To Kill a Mockingbird by Harper Lee is one of the best loved novels of the twentieth century. But for the last fifty years, the novel’s celebrated author, Harper Lee, has said almost nothing on the record. Journalists have trekked to her hometown of Monroeville, Alabama, where Harper Lee, known to her friends as Nelle, has lived with her sister, Alice, for decades, trying and failing to get an interview with the author. But in 2001, the Lee sisters opened their door to Chicago Tribune journalist Marja Mills. It was the beginning of a long conversation—and a great friendship. In 2004, with the Lees’ blessing, Mills moved into the house next door to the sisters. She spent the next eighteen months there, sharing coffee at McDonald’s and trips to the laundromat with Nelle, feeding the ducks and going out for catfish supper with the sisters, and exploring all over lower Alabama with the Lees’ inner circle of friends. Nelle shared her love of history, literature, and the Southern way of life with Mills, as well as her keen sense of how journalism should be practiced. As the sisters decided to let Mills tell their story, Nelle helped make sure she was getting the story—and the South—right. Alice, the keeper of the Lee family history, shared the stories of their family. The Mockingbird Next Door is the story of Mills’ friendship with the Lee sisters. It is a testament to the great intelligence, sharp wit, and tremendous storytelling power of these two women, especially that of Nelle. Mills was given a rare opportunity to know Nelle Harper Lee, to be part of the Lees’ life in Alabama, and to hear them reflect on their upbringing, their corner of the Deep South, how To Kill a Mockingbird affected their lives, and why Nelle Harper Lee chose to never write another novel.

    Available Formats: Download

    The Mockingbird Next Door

    8.2 hrs • 7/15/14 • Unabridged
    Download
  14. 4.7 hrs • 10/2/2013

    Few writers are more often read, and better loved, than Charles Dickens and Samuel Langhorne Clemens, a.k.a. Mark Twain. Many of the characters populating their novels have become household words, cultural landmarks in their own right—Tom Sawyer and Huckleberry Finn, David Copperfield and Oliver Twist. It is as if we have known them our entire lives. In this course we take a look at the lives and works of both authors, comparing and celebrating them, in their use of use language, in their humor, in their evocation of character, and in their evaluation of the social world in which they find themselves.

    Available Formats: Download
    Download
  15. 7.4 hrs • 1/14/2013 • Abridged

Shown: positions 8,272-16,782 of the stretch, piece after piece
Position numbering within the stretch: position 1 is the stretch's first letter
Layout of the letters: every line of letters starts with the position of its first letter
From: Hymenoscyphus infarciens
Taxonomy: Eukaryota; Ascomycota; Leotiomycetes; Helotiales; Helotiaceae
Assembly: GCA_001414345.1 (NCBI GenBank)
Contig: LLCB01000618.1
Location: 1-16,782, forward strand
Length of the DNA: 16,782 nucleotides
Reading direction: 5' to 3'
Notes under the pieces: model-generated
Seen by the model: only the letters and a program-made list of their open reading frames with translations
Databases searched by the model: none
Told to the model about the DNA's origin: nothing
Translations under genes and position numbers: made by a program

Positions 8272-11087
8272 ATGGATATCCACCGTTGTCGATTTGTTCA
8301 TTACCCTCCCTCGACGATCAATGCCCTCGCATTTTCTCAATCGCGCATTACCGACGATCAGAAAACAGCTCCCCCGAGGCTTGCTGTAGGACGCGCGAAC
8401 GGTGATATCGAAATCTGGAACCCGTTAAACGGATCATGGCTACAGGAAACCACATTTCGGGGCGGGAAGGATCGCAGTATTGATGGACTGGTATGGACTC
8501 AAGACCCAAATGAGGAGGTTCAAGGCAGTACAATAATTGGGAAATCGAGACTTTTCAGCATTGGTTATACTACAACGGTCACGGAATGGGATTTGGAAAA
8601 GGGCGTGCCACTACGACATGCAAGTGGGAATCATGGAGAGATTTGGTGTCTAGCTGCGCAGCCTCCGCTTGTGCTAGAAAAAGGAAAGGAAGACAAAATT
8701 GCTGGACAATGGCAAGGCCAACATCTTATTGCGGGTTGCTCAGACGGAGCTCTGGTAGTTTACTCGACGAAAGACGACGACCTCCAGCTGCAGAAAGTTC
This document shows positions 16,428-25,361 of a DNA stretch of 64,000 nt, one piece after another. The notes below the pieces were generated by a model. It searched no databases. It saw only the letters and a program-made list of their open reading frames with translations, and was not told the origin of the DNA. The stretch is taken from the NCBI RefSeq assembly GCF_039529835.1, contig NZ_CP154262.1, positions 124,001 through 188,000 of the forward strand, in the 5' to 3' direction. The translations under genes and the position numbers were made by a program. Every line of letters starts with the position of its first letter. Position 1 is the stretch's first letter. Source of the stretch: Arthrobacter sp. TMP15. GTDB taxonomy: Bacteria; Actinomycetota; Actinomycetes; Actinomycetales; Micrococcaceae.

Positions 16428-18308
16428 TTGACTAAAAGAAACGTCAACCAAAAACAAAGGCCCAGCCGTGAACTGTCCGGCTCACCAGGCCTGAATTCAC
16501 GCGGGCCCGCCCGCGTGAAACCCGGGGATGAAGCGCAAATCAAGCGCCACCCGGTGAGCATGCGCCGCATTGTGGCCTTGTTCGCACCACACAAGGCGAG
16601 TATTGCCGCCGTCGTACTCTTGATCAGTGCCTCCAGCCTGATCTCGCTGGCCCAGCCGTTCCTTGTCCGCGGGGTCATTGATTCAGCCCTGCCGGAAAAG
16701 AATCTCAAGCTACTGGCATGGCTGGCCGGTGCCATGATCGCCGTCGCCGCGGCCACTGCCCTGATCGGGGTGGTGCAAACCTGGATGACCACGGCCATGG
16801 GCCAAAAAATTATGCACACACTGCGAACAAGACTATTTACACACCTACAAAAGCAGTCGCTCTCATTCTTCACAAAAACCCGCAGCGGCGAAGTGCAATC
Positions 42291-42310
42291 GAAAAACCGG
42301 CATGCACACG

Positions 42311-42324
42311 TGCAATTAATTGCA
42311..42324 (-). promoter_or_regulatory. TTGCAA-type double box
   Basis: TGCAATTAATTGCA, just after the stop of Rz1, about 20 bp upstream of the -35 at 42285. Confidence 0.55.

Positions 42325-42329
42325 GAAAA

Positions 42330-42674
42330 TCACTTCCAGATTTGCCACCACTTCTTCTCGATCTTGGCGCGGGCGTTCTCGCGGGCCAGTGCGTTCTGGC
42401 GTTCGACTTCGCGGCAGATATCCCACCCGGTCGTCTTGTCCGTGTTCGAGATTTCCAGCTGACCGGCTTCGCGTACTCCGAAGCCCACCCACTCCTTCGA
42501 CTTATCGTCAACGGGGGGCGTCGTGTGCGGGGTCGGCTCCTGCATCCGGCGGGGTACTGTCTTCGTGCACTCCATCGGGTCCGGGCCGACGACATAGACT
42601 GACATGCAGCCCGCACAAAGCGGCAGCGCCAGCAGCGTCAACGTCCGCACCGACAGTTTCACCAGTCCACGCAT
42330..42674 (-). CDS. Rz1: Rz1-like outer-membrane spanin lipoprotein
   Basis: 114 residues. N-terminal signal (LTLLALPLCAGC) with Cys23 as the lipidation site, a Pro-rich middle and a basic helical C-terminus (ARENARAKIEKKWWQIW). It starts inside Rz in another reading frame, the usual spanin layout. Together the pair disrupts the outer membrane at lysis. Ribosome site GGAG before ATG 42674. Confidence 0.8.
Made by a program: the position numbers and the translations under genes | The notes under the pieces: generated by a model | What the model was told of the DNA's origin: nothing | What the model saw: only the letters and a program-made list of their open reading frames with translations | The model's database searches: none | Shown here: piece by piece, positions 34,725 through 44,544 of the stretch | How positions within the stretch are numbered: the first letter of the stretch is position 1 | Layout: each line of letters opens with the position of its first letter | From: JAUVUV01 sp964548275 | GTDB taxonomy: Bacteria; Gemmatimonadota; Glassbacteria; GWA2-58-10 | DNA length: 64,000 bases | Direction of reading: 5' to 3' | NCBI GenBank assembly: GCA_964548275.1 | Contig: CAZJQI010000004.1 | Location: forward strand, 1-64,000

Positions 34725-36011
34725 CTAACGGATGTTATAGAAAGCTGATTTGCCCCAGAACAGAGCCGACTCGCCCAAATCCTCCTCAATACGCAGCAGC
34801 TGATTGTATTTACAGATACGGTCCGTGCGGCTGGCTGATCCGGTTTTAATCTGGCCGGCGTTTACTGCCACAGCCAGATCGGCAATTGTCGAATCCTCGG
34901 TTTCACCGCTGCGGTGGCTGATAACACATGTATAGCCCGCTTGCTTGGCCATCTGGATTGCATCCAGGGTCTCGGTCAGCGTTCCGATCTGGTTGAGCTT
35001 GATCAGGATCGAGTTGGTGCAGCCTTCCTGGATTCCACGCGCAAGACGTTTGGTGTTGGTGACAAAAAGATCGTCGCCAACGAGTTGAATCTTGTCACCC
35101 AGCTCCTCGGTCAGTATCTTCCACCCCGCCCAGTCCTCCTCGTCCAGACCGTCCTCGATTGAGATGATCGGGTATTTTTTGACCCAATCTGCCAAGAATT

Esteemed professor Joseph Luzzi addresses the place of classic literature in the modern world with this riveting series of lectures. Advocating “the art of reading” as a way to answer essential questions of day-to-day life, Luzzi delves into the works of such literary titans as Plato, Shakespeare, and Virginia Woolf. By doing so, he tackles such age-old questions as “How do we fall in love?” and “How do we confront evil?”

    Available Formats: Download
    Download
  16. 7.8 hrs • 11/13/2012 • Unabridged

    Let’s be honest, nobody has more fun than atheists. Don’t believe it? Well, consider this: For nonbelievers, every day you’re alive is a day to celebrate! And no one celebrates life to the fullest like Penn Jillette, the larger, louder half of legendary magic duo Penn & Teller, whose spectacularly witty and sharply observant essays in Every Day Is an Atheist Holiday! will entertain zealots and skeptics alike. Whether he’s contemplating the possibility of life after death, deconstructing popular Christmas carols, or just calling bullsh*t on Donald Trump’s apprentice training, Jillette does not fail to shock and delight his fans. And as ever, underneath these rollicking rants lie a deeply personal philosophy and a generous spirit, which find joy and meaning in family, and peace in the simple beauty of the everyday. Every Day Is an Atheist Holiday! is a hysterical affirmation of life’s magic from one of the most distinctly perceptive and provocative humorists writing today.

    Available Formats: Download

    Every Day is an Atheist Holiday!

    7.8 hrs • 11/13/12 • Unabridged
    Download
Loading more titles...
See More Titles Loading More Titles ... Back To Top
Digital Audiobooks With Zero Restrictions